Spring cleaning came early at the Boston University Women’s Resource Center’s first-ever eco-swap Friday afternoon.
About 75 Boston University students cleaned out their closets and said goodbye to used items in hopes of being able to exchange them for new items as part of the WRC’s Ecofeminist Skillshare.
The Ecofeminist Skillshare aimed to promote environmental awareness by teaching attendees skills, such as bike repair, clothes mending and vegan cooking, WRC Co-Director Mackie Welch said. The WRC’s Women’s History Month theme was ‘women saving the environment,’ she said. Participants were able to drop off their contributions to the swap throughout the week.
‘ ‘We felt this would be a great way to recycle things we don’t use anymore,’ Welch, a College of Arts and Sciences senior, said. ‘A lot of times, friends swap clothing among each other. We just wanted to expand upon that idea and open up a swap for more people.’
CAS senior Jennifer Ontaneda said she came to the swap because she thought it sounded fun.
‘It’s like shopping for free,’ Ontaneda said. ‘Also, this swap helps unite many of the women on campus.’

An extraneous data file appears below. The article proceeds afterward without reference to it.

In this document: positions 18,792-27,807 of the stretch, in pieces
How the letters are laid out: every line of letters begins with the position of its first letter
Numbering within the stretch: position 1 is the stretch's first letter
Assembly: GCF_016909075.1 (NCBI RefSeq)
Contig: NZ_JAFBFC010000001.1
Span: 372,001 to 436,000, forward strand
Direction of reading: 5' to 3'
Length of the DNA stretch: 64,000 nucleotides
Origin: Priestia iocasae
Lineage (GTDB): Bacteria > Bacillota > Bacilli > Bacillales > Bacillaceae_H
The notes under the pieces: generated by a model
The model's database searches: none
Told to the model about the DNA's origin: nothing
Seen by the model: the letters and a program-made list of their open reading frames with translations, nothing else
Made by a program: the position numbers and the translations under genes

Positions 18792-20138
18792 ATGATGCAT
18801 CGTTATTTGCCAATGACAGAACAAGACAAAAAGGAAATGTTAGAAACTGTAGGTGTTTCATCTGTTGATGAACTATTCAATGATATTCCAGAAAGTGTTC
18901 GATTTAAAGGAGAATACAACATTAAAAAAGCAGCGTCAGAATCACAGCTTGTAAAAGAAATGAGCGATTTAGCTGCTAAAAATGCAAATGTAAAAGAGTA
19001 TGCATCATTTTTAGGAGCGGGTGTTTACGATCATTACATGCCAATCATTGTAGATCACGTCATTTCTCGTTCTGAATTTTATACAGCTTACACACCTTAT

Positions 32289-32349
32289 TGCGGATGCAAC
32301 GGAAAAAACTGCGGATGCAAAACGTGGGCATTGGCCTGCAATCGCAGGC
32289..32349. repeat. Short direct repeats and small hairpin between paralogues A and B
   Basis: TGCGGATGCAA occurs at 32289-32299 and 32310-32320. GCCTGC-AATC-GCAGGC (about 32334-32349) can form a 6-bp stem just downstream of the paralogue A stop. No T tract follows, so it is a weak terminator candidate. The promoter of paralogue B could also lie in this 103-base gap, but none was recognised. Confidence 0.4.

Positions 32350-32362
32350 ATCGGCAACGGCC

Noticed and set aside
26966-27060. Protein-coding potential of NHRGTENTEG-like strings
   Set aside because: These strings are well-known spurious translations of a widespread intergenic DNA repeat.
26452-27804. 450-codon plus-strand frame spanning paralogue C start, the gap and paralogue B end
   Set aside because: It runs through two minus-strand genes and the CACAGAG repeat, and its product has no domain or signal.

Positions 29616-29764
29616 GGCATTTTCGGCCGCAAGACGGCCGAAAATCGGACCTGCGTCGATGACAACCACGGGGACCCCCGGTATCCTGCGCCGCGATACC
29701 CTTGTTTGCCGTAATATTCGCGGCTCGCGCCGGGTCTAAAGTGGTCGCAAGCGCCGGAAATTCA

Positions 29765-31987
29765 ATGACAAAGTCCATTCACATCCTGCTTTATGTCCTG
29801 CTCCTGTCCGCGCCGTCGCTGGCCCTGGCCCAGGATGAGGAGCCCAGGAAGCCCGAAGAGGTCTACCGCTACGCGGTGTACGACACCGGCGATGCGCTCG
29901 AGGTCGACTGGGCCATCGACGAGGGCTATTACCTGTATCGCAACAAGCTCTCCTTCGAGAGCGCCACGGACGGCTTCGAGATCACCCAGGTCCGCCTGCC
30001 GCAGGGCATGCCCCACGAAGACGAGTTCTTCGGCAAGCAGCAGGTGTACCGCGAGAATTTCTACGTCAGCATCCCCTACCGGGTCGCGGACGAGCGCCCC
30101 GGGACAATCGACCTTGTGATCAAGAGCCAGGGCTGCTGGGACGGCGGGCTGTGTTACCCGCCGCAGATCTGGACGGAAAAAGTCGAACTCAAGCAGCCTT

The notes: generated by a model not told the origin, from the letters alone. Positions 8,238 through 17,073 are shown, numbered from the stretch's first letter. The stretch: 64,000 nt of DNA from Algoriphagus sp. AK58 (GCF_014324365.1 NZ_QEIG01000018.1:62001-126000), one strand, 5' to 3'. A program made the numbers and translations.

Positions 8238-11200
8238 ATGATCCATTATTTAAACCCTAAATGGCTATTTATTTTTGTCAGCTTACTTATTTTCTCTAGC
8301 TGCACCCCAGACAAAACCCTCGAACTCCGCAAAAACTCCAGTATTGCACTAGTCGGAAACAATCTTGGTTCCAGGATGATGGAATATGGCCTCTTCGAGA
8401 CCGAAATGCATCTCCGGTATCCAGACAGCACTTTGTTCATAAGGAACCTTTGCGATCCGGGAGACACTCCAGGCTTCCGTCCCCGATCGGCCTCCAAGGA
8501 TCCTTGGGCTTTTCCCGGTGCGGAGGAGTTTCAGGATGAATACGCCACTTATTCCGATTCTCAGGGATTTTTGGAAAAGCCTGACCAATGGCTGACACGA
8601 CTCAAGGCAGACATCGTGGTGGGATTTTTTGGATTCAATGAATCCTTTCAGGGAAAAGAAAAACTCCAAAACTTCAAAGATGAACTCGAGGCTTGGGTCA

Jamie Sharp, also a CAS senior, said she enjoyed the environmentally friendly aspect of the event.
‘This swap is 100 percent eco-friendly, especially because it is not generating more waste,’ Sharp said. ‘This swap shows that recycling does not have to be only about recycling paper or cans.’
Students swapped items from shirts, hats and jewelry to zebra-printed boots, used shampoo and a grilled cheese maker.
Although attendees said they were impressed by the success of the swap, some said it could have been even more successful.
CAS junior Vanessa Montero said she wished the event had been publicized more.
‘I think that if this event was advertised more on campus, it could be an even bigger success,’ Montero said. ‘I wouldn’t have known about this event if it wasn’t for one of my friends.’
Attendees said they were interested in future swaps.
‘I wasn’t able to participate in the swap this time because I didn’t have much to clean out,’ CAS senior Emily Calvin said. ‘However, I love the idea of the swap and would participate in it if it took place again.’
Members of WRC hope to make the swap annual, Welch said.
‘One woman’s trash is another woman’s treasure,’ she said.